The robots are coming for Wall Street

Written by: Noah Waisberg

March 1, 2016

3 minute read

As software automates more white collar work, does this mean there will be less white collar jobs? This weekend’s New York Times Magazine features Nathanial Popper’s interesting article “The Robots Are Coming for Wall Street.” It is primarily a case study of Kensho, a heavily-funded fintech startup that builds software “capable of answering complex financial questions posed in plain English.” In even plainer English, according to the article, Kensho appears to automatically create research reports which previously might have taken days of human effort to create (or not been done at all, a critical point). The article posts that as “Hundreds of financial analysts are being replaced with software”, white collar workers are in a lot of trouble.

Within a decade, [Daniel Nadler, Kensho’s founder and CEO] said,

Between a third and a half of the current employees in finance will lose their jobs to Kensho and other automation software. It began with the lower-paid clerks, many of whom became unnecessary when stock tickers and trading tickets went electronic. It has moved on to research and analysis, as software like Kensho has become capable of parsing enormous data sets far more quickly and reliably than humans ever could. The next “tranche,” as Nadler puts it, will come from the employees who deal with clients: Soon, sophisticated interfaces will mean that clients no longer feel they need or even want to work through a human being.

I’m assuming that the majority of those people over a five-to-10-year horizon are not going to be replaced by other people,

he said, getting into the flow of his thoughts, which, for Nadler, meant closing his eyes and gesticulating as though he were preaching or playing the piano.

“In 10 years Goldman Sachs will be significantly smaller by head count than it is today.”

Like Kensho, Kira Systems (the company I co-founded and run) automates white collar work. Our software helps professionals (lawyers, accountants, businesses, consultants) accurately analyze contracts in 20–90% less time. After more than five years at this, I’m quite unconvinced that automation software will cause net high-end job loss anytime soon. In fact, automation may create jobs.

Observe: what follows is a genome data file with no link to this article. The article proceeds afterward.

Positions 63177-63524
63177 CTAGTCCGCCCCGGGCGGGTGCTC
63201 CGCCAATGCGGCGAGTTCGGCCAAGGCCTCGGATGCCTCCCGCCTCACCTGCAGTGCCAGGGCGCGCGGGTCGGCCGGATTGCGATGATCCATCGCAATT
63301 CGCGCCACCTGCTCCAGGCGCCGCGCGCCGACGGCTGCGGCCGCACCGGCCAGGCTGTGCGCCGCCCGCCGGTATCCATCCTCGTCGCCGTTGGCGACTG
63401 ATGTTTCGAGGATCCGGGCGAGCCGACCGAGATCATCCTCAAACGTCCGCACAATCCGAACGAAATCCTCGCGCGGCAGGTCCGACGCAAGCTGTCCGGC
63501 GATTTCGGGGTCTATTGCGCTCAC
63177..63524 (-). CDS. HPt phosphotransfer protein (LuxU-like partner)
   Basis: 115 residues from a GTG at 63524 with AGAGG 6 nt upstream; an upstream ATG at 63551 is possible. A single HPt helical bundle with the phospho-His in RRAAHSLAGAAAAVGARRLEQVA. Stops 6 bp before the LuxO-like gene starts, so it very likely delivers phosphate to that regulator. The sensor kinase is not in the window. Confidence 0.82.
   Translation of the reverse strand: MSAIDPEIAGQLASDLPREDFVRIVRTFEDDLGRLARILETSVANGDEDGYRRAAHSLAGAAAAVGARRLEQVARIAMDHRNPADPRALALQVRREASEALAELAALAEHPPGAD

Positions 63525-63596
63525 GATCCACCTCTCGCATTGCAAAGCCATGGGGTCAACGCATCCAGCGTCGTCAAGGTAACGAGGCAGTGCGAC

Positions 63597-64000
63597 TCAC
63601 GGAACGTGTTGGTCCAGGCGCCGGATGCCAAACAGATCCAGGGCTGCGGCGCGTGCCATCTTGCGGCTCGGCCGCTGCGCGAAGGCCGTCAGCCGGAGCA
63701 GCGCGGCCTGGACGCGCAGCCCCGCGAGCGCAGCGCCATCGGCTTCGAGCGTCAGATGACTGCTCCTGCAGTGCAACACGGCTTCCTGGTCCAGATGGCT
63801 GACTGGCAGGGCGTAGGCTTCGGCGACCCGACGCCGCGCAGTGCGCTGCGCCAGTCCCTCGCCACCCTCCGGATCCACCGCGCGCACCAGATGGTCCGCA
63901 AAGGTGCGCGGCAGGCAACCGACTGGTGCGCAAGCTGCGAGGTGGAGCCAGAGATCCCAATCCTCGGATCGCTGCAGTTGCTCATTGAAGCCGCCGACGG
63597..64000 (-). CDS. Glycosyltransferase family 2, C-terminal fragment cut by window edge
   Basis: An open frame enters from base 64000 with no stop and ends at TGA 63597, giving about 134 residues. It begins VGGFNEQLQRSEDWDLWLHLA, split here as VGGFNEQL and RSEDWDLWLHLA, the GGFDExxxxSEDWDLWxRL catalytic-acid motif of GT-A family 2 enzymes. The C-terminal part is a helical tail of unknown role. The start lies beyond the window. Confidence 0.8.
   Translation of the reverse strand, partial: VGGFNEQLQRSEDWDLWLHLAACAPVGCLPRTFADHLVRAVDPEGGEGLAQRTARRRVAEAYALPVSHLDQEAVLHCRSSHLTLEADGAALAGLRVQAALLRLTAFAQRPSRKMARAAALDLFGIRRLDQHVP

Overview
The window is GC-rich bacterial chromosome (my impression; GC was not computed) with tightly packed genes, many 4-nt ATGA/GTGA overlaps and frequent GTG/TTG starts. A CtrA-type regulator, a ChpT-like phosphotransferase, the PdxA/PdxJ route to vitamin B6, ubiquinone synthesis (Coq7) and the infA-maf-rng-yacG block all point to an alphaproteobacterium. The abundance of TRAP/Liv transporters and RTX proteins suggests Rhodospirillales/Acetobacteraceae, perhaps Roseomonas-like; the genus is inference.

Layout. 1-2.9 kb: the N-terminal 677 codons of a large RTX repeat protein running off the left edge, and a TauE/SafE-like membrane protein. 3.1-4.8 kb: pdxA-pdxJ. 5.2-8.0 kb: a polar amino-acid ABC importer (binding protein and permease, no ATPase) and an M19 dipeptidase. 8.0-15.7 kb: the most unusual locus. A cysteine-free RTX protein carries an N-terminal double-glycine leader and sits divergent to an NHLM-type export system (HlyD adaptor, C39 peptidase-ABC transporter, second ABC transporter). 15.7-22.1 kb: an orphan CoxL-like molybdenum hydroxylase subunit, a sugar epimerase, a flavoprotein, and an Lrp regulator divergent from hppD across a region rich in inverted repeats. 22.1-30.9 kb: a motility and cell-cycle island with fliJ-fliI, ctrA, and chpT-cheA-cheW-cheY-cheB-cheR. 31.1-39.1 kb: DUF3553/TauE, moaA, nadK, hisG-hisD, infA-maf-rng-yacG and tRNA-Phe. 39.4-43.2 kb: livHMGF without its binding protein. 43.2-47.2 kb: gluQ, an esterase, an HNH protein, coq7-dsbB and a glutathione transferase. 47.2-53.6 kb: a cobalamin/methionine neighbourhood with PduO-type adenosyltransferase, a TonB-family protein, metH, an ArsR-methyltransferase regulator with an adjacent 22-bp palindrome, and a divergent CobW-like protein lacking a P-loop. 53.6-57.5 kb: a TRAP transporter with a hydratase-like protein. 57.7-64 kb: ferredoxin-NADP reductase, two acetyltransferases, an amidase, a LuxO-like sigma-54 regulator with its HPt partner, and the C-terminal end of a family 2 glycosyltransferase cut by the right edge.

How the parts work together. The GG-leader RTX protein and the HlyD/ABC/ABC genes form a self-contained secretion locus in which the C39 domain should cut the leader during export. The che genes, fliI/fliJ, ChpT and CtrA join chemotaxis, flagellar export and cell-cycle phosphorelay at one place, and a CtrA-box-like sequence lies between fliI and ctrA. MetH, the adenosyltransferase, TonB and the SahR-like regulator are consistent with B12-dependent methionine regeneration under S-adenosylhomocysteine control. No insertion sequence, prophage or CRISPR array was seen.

For example, in M&A due diligence work, lawyers typically review <5% of a target company’s contracts. Terrible things (exclusivity, indemnification, most favored customer pledges) can lurk in the unreviewed 95%, but there is little appetite to have $420/hour junior lawyers review these at ~20–60 minutes a contract. But we have started to see much larger software-enhanced reviews. Some of our clients, who once might have reviewed hundreds of contracts, now sometimes review tens of thousands or more. Even though these clients are much more efficient, they do not necessarily use less people on reviews. They review more. In fact, they may now be able to do work that would have been uneconomical, which could lead to new bigger projects and more jobs.

This fits with a broader trend: people and businesses tend to be underserved by professionals. Despite a perceived oversupply in lawyers, for example, there are many who need lawyers and don’t get them. Status quo (automation-free) techniques for doing legal work are so expensive and inefficient that these underserved consumers can’t or won’t pay for them. Automation has the potential to unlock this market, creating more white collar jobs in the process.

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